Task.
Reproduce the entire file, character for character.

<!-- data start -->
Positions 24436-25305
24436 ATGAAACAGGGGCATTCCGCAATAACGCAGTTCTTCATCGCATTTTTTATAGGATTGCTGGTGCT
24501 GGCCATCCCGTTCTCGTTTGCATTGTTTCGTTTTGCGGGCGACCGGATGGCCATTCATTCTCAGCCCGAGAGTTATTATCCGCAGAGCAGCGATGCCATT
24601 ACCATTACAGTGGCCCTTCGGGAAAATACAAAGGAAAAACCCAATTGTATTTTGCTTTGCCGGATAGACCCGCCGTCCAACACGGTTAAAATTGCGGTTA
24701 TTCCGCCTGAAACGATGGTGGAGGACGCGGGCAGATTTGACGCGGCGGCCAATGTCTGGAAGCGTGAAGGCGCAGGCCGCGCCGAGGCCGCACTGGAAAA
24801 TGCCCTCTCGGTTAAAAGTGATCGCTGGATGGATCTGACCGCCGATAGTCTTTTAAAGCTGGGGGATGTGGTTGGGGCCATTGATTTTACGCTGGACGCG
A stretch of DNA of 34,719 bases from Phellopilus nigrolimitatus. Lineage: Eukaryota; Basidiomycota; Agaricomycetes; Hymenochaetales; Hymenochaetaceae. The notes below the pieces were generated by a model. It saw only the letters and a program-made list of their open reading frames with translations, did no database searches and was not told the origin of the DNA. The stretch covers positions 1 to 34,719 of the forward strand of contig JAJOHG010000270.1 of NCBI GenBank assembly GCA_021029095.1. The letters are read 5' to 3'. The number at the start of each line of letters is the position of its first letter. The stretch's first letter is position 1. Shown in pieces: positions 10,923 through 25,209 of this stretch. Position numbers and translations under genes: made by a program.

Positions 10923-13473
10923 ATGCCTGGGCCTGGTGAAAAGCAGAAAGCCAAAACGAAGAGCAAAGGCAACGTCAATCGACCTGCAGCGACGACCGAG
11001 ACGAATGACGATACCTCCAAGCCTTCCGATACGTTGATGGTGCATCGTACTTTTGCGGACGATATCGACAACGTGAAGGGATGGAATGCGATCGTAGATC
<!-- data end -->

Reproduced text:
Positions 24436-25305
24436 ATGAAACAGGGGCATTCCGCAATAACGCAGTTCTTCATCGCATTTTTTATAGGATTGCTGGTGCT
24501 GGCCATCCCGTTCTCGTTTGCATTGTTTCGTTTTGCGGGCGACCGGATGGCCATTCATTCTCAGCCCGAGAGTTATTATCCGCAGAGCAGCGATGCCATT
24601 ACCATTACAGTGGCCCTTCGGGAAAATACAAAGGAAAAACCCAATTGTATTTTGCTTTGCCGGATAGACCCGCCGTCCAACACGGTTAAAATTGCGGTTA
24701 TTCCGCCTGAAACGATGGTGGAGGACGCGGGCAGATTTGACGCGGCGGCCAATGTCTGGAAGCGTGAAGGCGCAGGCCGCGCCGAGGCCGCACTGGAAAA
24801 TGCCCTCTCGGTTAAAAGTGATCGCTGGATGGATCTGACCGCCGATAGTCTTTTAAAGCTGGGGGATGTGGTTGGGGCCATTGATTTTACGCTGGACGCG
A stretch of DNA of 34,719 bases from Phellopilus nigrolimitatus. Lineage: Eukaryota; Basidiomycota; Agaricomycetes; Hymenochaetales; Hymenochaetaceae. The notes below the pieces were generated by a model. It saw only the letters and a program-made list of their open reading frames with translations, did no database searches and was not told the origin of the DNA. The stretch covers positions 1 to 34,719 of the forward strand of contig JAJOHG010000270.1 of NCBI GenBank assembly GCA_021029095.1. The letters are read 5' to 3'. The number at the start of each line of letters is the position of its first letter. The stretch's first letter is position 1. Shown in pieces: positions 10,923 through 25,209 of this stretch. Position numbers and translations under genes: made by a program.

Positions 10923-13473
10923 ATGCCTGGGCCTGGTGAAAAGCAGAAAGCCAAAACGAAGAGCAAAGGCAACGTCAATCGACCTGCAGCGACGACCGAG
11001 ACGAATGACGATACCTCCAAGCCTTCCGATACGTTGATGGTGCATCGTACTTTTGCGGACGATATCGACAACGTGAAGGGATGGAATGCGATCGTAGATC